Wednesday, Apr 25, 2018
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Police & Fire

Ottawa County appoints new sheriff


Ottawa County Sheriff's deputy Steve Levorchick speaks about his experiences during Hurricane Katrina. Levorchick has been named the new Ottawa County Sheriff.

The Blade
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PORT CLINTON — The Ottawa County Democratic Party’s central committee Thursday named interim Sheriff Steve Levorchick to the post full time, replacing Bob Bratton, who retired earlier this month to be police chief of Genoa.

Mr. Levorchick, who had retired from the sheriff’s office last year after 23 years, was appointed interim sheriff last week.

The voice vote by committee members was unanimous, said Dan Laity, chairman of the Ottawa County Democratic Party.

Mr. Levorchick’s appointment runs through 2012.

Judge Kathleen L. Giesler, judge of Ottawa County Probate and Juvenile courts, will administer the oath of office at 1 p.m. Oct. 7.

Mr. Levorchick, 49, first joined the sheriff’s office’s road patrol in 1987 and later was promoted to supervisor/sergeant of shift, followed by a move to the criminal investigation/detective division. He was promoted to captain of operations in 2005 and he retired on Aug. 31, 2010.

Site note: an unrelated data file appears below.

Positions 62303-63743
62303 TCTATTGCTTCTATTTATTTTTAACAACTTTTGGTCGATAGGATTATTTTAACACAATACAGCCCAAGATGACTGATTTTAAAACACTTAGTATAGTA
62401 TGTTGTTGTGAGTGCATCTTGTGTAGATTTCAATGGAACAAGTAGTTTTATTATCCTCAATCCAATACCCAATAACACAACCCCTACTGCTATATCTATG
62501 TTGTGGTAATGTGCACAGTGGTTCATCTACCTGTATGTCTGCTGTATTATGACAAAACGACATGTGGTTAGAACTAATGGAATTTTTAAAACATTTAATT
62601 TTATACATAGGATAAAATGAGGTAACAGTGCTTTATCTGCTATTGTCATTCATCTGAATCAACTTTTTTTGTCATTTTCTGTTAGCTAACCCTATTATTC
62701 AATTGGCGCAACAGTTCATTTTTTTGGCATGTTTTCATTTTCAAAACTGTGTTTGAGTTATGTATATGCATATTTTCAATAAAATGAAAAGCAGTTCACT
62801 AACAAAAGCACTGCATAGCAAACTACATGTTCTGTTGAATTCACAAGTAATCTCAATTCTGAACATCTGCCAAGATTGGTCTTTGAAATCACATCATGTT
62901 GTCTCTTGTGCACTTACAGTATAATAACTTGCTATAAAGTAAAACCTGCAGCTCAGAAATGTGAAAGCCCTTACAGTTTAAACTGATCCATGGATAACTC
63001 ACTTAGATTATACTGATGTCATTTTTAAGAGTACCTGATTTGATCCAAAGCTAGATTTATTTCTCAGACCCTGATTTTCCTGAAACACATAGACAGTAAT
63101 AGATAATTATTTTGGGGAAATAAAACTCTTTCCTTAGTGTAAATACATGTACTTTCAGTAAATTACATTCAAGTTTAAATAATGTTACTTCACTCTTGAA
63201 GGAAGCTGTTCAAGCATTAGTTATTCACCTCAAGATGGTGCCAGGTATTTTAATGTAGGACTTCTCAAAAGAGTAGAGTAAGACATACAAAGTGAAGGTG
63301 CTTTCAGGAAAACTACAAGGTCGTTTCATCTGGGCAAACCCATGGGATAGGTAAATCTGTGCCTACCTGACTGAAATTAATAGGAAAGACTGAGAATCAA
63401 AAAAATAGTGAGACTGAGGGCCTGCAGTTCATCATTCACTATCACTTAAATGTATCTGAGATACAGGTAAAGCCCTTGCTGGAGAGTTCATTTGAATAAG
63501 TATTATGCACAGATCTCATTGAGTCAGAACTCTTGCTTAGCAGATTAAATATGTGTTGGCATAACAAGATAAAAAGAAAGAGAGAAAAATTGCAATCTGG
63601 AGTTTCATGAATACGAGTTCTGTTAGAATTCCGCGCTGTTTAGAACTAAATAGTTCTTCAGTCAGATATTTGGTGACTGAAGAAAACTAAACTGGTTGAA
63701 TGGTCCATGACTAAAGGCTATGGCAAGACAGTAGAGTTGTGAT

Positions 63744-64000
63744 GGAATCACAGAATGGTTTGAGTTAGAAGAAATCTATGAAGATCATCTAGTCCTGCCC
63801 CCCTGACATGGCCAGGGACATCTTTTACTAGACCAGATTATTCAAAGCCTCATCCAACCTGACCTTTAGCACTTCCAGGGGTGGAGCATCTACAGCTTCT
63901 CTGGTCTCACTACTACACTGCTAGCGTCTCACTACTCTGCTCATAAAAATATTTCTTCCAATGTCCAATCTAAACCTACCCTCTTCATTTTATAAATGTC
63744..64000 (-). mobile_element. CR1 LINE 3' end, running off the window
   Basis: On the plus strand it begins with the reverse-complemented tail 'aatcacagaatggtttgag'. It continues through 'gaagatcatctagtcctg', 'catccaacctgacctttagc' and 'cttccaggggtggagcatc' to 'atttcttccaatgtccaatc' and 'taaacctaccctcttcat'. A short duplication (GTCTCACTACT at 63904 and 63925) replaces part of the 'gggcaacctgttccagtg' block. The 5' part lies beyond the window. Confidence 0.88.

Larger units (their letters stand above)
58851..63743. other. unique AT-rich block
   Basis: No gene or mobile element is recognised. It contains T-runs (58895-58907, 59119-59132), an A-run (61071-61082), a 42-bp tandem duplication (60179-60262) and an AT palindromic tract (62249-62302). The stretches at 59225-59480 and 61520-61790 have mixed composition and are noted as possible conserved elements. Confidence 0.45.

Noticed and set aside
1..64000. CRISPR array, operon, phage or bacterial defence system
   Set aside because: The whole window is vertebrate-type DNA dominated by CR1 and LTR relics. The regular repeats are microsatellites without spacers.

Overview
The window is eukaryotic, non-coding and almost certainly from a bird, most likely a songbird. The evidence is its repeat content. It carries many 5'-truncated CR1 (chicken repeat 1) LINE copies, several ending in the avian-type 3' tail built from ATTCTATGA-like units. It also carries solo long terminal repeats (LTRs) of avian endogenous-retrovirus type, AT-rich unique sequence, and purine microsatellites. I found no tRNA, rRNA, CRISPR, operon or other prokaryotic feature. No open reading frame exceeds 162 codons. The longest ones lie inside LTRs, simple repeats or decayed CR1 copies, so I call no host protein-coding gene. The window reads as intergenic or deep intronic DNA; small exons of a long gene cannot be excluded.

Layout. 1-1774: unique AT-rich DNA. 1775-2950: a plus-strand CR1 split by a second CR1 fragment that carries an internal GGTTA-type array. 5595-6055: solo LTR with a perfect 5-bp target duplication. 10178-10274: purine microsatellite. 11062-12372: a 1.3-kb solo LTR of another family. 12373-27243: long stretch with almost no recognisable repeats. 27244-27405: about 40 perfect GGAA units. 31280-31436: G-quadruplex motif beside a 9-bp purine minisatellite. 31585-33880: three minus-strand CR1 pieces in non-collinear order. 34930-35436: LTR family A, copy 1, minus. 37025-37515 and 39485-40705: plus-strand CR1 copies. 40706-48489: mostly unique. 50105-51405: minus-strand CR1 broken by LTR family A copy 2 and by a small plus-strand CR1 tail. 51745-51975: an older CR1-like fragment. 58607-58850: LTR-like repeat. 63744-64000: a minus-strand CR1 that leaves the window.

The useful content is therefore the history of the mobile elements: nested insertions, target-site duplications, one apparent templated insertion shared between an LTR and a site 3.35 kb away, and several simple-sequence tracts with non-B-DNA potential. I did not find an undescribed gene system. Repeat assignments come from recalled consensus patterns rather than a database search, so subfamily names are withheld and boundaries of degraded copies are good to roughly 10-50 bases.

After he retired, Mr. Levorchick joined FirstEnergy Corp. as a firearms instructor for guards at the Davis-Besse Nuclear Power Station. He said he will resign that position after he returns from vacation on Oct. 10.

Mr. Levorchick was one of two people who submitted applications for the sheriff’s position.

Mr. Laity said Randy Riedmaier, who retired Sept. 22 as chief deputy, withdrew his application before the central committee’s meeting at the Riverview Healthcare Complex.

The sheriff’s position pays $59,537 annually to oversee a department of 63 deputies who serve 41,000 residents.

Mr. Levorchick said he plans to retain and expand on many of the initiatives that Sheriff Bratton had started, including a program to crack down on retail outlets that sell alcohol to underage customers.

One goal is to let his deputies and civilian employees know that their work is important and appreciated.

“I know that for some deputies, the job becomes old hat almost. I want to try to make it more enjoyable to come to work, because sometimes it’s a thankless job,” Mr. Levorchick said. “I want them to realize they are appreciated and [their work] doesn’t go unnoticed.

Another program he wants to expand is the presentations deputies make to schools.

The sheriff’s office’s “arrive alive” presentation reminds students of the hazards of driving while distracted, he said.

Mr. Bratton had been sheriff since 2004.

— Jim Sielicki

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